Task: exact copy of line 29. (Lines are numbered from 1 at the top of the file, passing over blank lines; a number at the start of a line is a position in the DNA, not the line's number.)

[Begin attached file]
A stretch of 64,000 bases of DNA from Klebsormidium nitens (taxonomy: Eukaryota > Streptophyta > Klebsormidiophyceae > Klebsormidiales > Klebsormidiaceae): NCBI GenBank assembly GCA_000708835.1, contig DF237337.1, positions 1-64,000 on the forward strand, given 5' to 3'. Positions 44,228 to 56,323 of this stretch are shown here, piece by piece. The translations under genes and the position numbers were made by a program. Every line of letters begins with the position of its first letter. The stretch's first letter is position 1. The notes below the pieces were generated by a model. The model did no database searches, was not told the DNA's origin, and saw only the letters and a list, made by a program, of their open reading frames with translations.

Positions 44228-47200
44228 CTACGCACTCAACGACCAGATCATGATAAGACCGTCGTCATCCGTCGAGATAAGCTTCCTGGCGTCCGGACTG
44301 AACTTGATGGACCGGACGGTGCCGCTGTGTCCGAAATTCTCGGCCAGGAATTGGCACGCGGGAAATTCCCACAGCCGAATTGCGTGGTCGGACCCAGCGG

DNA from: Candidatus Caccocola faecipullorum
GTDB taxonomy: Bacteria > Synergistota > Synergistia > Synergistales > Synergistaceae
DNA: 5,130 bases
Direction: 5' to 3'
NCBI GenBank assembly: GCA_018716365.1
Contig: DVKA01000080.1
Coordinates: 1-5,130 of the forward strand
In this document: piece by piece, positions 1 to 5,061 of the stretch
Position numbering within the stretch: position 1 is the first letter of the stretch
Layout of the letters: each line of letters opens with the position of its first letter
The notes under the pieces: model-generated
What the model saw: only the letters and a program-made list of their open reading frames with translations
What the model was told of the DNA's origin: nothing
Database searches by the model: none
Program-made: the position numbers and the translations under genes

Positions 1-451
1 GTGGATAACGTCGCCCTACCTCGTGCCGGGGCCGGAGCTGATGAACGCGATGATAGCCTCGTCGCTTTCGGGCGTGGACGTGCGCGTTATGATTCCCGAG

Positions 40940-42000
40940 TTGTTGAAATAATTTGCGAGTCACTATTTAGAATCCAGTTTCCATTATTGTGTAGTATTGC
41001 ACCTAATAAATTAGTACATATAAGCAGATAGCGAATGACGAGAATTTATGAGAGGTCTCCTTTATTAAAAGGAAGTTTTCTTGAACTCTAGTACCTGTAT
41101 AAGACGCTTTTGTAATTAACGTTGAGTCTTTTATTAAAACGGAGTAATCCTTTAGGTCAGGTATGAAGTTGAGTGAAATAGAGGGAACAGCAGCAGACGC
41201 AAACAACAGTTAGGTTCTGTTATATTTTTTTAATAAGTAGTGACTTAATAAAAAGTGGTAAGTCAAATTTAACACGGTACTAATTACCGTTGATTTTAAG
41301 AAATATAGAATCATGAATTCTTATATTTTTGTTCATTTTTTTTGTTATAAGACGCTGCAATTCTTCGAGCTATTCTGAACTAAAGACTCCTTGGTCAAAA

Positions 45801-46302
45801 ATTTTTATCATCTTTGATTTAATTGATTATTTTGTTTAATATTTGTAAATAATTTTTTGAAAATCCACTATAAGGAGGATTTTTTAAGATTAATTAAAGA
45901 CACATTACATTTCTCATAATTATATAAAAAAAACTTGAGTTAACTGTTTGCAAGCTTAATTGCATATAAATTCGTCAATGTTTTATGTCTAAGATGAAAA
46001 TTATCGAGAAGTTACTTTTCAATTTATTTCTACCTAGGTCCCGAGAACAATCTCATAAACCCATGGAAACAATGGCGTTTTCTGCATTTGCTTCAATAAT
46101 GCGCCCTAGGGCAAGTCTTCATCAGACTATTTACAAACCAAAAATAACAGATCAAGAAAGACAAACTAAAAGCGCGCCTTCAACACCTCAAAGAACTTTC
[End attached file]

45801 ATTTTTATCATCTTTGATTTAATTGATTATTTTGTTTAATATTTGTAAATAATTTTTTGAAAATCCACTATAAGGAGGATTTTTTAAGATTAATTAAAGA